30+ years ago a few companies started measuring their greenhouse gas (GHG) emissions and footprints, experimenting with the first carbon offsets, committing to the first corporate emissions reductions, and including climate change as a chapter in their corporate social responsibility (CSR) reports. The Climatographers, who established the first U.S. business climate risk consultancy in 1991, worked with many of those companies.
Electric utilities anticipated as early as 1991 that their GHG emissions would soon be regulated, as soon as the mid-1990s’s, but at the time they weren’t particularly concerned about the physical impacts of climate change. As recently as 2011, companies were being told by their management consultants that while climate policy was already potentially material, the physical impacts of climate change were still decades away.
It’s a different world today. Everyone recognizes that climate change has arrived, and physical risk conversations dominate the business and climate change conversation. Voluntary business responses are widely seen as a potential alternative to public policy, GHG footprinting is everywhere, and emissions reduction commitments have “gone big” with science-based, net-zero, and even carbon-negative targets.
Business and climate change conversations, however, are only getting more complicated:
- Five years ago there was almost no discussion of systemic climate risk, but today it is frequently characterized as the risk elephant in the room.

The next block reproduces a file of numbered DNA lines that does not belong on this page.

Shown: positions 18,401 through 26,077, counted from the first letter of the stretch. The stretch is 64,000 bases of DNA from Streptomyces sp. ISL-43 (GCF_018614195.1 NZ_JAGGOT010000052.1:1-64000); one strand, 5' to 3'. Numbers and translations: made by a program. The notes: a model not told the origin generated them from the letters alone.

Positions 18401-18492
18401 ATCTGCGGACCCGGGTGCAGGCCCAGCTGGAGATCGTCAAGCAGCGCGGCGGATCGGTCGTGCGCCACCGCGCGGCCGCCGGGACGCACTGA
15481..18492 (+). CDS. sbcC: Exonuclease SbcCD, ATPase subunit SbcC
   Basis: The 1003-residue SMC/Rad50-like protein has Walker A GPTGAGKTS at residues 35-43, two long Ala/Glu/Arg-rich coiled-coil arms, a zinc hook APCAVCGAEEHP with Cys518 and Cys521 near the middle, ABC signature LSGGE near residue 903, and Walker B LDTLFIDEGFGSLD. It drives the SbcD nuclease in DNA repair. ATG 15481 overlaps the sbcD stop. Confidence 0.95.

- Corporate initiatives and strategies that stakeholders once applauded may now be labeled as #greenwashing, or by the brand-new term #greenwishing.
- Brand risk, market transition risk, and even liability risk are all increasing in potential business materiality (as readily illustrated by several recent court rulings around the world).
- Complicating business decision-making even further are calls for business to lead the charge on tackling climate change, in effect substituting for national and international policy-making.
The whole “business and climate change” arena has to be approached, however, with an understanding of the “deep uncertainty” created by still rising global GHG emissions and average global temperature illustrated in the slide above. Those trends have persisted through decades of efforts to mitigate climate change, creating fndamental questions for business decision-making:
- Just how bad will (or could) climate change get, and how soon?
- Just how sudden or draconian will (or could) policy responses to climate change end up being?
- What are the known knowns, known unknowns, and unknown unknowns that will determine climate change outcomes?
Best available answers to these and other questions are key to assessing the materiality of climate change for any given company or sector. (We use “materiality” to encompass both risks and opportunities; a climate risk for one company may be a climate opportunity for another.) These are among the many topics we’ll help you come up to speed on, and dig deeper into as desired.